Apart from the threat to life and limb, Xiao's biggest worry is the new bridge and highway 12 miles upstream, which threatens to divert some of his customers. But 12 miles is a long way for a mountain peasant with no transport and a buffalo to sell. "It is far upstream, and the cable-car is more convenient and cheaper," said Huang. With any luck, Xiao and Xiong will be performing their commercial balancing act for some time to come. !

Suggested Topics
Arts and Entertainment
Performers drink tea at the Glastonbury festival in 2010

GlastonburyWI to make debut appearance at Somerset festival

Arts and Entertainment
Lena Headey as Cersei Lannister

TV reviewIt has taken seven episodes for Game of Thrones season five to hit its stride

Arts and Entertainment
Jesuthasan Antonythasan as Dheepan

FilmPalme d'Or goes to radical and astonishing film that turns conventional thinking about immigrants on its head

Arts and Entertainment
Måns Zelmerlöw performing

Eurovision
Arts and Entertainment
Graham Norton was back in the commentating seat for Eurovision 2015

Eurovision
Arts and Entertainment
The light stuff: Britt Robertson and George Clooney in ‘Tomorrowland: a World Beyond’
film review
Arts and Entertainment
Reawakening: can Jon Hamm’s Don Draper find enlightenment in the final ‘Mad Men’?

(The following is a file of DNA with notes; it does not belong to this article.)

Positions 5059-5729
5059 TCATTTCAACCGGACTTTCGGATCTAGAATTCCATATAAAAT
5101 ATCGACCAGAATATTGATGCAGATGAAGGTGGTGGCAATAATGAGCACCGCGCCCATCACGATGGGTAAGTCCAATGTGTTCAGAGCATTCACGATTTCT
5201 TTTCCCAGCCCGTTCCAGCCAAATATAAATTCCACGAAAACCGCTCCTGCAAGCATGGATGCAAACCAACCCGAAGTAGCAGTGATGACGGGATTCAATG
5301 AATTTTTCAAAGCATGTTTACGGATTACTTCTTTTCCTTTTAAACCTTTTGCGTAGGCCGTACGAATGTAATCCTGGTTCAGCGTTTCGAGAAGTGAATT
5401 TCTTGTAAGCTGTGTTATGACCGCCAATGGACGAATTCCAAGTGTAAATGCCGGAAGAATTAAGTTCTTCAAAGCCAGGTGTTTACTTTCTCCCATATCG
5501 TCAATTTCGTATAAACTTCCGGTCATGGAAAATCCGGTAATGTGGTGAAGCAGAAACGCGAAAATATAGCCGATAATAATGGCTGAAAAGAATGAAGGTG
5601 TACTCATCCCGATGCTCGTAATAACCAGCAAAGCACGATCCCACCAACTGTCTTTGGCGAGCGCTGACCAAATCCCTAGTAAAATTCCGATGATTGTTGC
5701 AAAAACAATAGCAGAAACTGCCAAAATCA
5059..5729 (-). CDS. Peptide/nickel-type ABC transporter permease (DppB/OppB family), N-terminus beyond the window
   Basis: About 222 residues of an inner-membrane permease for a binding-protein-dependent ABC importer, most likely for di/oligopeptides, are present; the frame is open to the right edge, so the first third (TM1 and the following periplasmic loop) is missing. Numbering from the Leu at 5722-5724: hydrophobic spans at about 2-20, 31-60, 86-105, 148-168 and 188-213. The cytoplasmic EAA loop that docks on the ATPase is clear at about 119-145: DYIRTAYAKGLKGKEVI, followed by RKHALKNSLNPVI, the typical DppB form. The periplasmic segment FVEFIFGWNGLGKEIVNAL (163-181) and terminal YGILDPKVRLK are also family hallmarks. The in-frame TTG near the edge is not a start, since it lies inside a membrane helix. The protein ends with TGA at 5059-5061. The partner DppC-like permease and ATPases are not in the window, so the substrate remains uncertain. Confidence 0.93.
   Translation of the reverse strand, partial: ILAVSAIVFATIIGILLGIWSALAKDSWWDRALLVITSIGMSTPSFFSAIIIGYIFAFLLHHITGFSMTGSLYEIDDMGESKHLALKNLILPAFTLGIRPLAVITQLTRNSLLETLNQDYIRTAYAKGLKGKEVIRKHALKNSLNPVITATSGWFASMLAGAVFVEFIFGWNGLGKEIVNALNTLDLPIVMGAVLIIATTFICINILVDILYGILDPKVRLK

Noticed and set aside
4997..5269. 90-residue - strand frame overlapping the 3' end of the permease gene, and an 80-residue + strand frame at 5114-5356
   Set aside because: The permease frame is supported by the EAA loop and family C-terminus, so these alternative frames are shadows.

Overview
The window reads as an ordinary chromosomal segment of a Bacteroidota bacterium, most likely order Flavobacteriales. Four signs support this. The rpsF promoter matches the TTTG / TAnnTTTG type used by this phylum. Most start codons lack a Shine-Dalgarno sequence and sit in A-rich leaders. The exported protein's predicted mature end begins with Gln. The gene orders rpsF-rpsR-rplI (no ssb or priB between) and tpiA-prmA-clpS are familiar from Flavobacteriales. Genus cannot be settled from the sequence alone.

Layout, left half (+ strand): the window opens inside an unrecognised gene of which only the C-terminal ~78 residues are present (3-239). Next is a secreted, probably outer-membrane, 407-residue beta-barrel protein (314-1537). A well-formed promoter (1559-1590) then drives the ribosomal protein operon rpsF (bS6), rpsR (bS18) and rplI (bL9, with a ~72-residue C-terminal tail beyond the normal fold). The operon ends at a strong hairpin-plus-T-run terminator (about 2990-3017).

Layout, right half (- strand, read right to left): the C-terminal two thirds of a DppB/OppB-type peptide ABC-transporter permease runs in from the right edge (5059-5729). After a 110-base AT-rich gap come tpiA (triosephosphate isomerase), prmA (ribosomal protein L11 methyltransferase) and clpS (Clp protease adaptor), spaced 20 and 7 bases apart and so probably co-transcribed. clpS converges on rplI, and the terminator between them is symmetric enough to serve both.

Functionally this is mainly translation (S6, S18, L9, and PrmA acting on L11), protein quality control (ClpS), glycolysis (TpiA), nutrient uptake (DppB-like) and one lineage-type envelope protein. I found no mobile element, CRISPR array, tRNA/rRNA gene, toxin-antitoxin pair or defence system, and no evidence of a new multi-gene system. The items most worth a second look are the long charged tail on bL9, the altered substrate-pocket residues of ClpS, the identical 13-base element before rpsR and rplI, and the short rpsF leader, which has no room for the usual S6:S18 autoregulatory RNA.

tv reviewNot quite, but it's an enlightening finale for Don Draper spoiler alert
Have you tried new the Independent Digital Edition apps?
Arts and Entertainment

ebooksNow available in paperback
Arts and Entertainment

ebooks
Arts and Entertainment
Breakfast Show’s Nick Grimshaw

Radio
Arts and Entertainment

Eurovision
Arts and Entertainment
'Youth' cast members Paul Dano, Jane Fonda, Harvey Keitel, Rachel Weisz, and Michael Caine pose for photographers at Cannes Film Festival
film
Arts and Entertainment
Adam West as Batman and Burt Ward and Robin in the 1960s Batman TV show

Comics
Arts and Entertainment
I am flute: Azeem Ward and his now-famous instrument
music
Arts and Entertainment
A glass act: Dr Chris van Tulleken (left) and twin Xand get set for their drinking challenge
TV review
Arts and Entertainment
MIA perform at Lovebox 2014 in London Fields, Hackney

music
Arts and Entertainment
Finnish punk band PKN hope to enter Eurovision 2015 and raise awareness for Down's Syndrome

eurovision
Arts and Entertainment
William Shakespeare on the cover of John Gerard's The Herball or Generall Historie of Plantes

books
Arts and Entertainment

Game of Thrones review
Arts and Entertainment
Grayson Perry dedicates his Essex home to Julie

Potter's attempt to create an Essex Taj Mahal was a lovely treat

tv
Arts and Entertainment
A scene from the original Swedish version of the sci-fi TV drama ‘Real Humans’
tv
Arts and Entertainment
Hugh Keays-Byrne plays Immortan Joe, the terrifying gang leader, in the new film
filmActor who played Toecutter returns - but as a different villain in reboot
Arts and Entertainment
Charlize Theron as Imperator Furiosa in Mad Max: Fury Road
film
Arts and Entertainment
Jessica Hynes in W1A
tvReview: Perhaps the creators of W1A should lay off the copy and paste function spoiler alert
Arts and Entertainment
Power play: Mitsuko Uchida in concert

classical
Arts and Entertainment
Dangerous liaisons: Dominic West, Jake Richard Siciliano, Maura Tierney and Leya Catlett in ‘The Affair’ – a contradictory drama but one which is sure to reel the viewers in
TV review
Arts and Entertainment
Richard Herring, pictured performing at the Edinburgh Fringe Festival two years ago
comedy
Arts and Entertainment